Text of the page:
The thumb, unlike other fingers, is opposable, in that it is the only digit on the human hand which is able to oppose or turn back against the other four fingers, and thus enables the hand to refine its grip to hold objects which it would be unable to do otherwise. The opposable thumb has helped the human species develop more accurate fine motor skills. It is also thought to have directly led to the development of tools, not just in humans or their evolutionary ancestors, but other primates as well. The thumb, in conjunction with the other fingers make humans and other species with similar hands some of the most dexterous in the world.
There are four types of grips related to the thumb: Pinch, hold and full grasp.
Pinch involves the tips of the thumb and second finger (forefinger/index finger). An example is holding a pill or pinching skin.
Hold involves the thumb, second finger and third finger (middle finger). An example is holding a pencil.
Full Grasp involves the thumb and all fingers. An example is holding barbell or a dumbbell, suitcase, or high bar for chin-ups or pull-ups.
False Grip involves exercise when an athlete takes the thumb out of opposition to the fingers in the grip. The athlete places the thumb under the bar (e.g., in bench press) or over the bar (e.g., in a triceps pressdown). Use of the false grip changes the co-action of muscles that are used to perform an action or exercise. In other words, slightly different muscle action occurs for the purpose of isolating or focusing action on a certain muscle or alleviating stress and strain on certain muscles or joints. Also known as the “suicide grip” because in the bench press, the bar is essentially balanced on the palm of the hands and can roll of suddenly and quickly and fall on the athlete’s head or chest causing injury or death. A spotter or spotters cannot counter this accident.
Thumb movements are controlled by eight muscles (each with “pollicis” in the name):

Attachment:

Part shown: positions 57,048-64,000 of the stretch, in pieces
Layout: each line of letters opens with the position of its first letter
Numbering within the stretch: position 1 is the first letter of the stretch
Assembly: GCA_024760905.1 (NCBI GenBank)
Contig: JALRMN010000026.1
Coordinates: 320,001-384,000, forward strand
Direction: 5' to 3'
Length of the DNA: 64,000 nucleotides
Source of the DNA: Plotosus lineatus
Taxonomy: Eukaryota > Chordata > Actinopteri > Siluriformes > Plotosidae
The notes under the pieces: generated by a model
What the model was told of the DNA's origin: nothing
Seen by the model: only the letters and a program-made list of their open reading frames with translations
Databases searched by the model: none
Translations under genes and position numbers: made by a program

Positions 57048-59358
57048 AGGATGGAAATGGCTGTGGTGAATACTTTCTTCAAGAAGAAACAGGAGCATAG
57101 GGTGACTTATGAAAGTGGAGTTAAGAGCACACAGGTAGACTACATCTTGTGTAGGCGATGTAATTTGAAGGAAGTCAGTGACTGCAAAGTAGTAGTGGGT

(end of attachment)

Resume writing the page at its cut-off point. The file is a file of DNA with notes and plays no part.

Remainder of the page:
Name Location Nerve
extensor pollicis longus forearm posterior interosseous n.
abductor pollicis longus forearm posterior interosseous n.
flexor pollicis longus forearm anterior interosseous n.
extensor pollicis brevis forearm posterior interosseous n.
abductor pollicis brevis hand median nerve n.
flexor pollicis brevis hand median nerve
opponens pollicis hand median nerve
adductor pollicis hand ulnar nerve (deep branch)
The extensor pollicis longus tendon and extensor pollicis brevis tendon form what is known as the anatomical snuff box (an indentation on the lateral aspect of the thumb at its base) The radial artery can be palpated anteriorly at the wrist(not in the snuffbox) In the hand, the abductor pollicis brevis, adductor pollicis, flexor pollicis brevis, and opponens pollicis form the thenar eminence, the body of muscle on the palm of the human hand just beneath the thumb. The skin overlying the thenar eminence is the area stimulated when trying to elicit a palmomental reflex.
The muscles of the area of the thenar eminence are usually innervated by the recurrent branch of the median nerve, except for the adductor pollicis, which is supplied by the deep branch of the ulnar nerve. They all control movement of the thumb.
Adductor pollicis draws the 1st metacarpal laterally to oppose thumb toward center of palm and rotate it medially.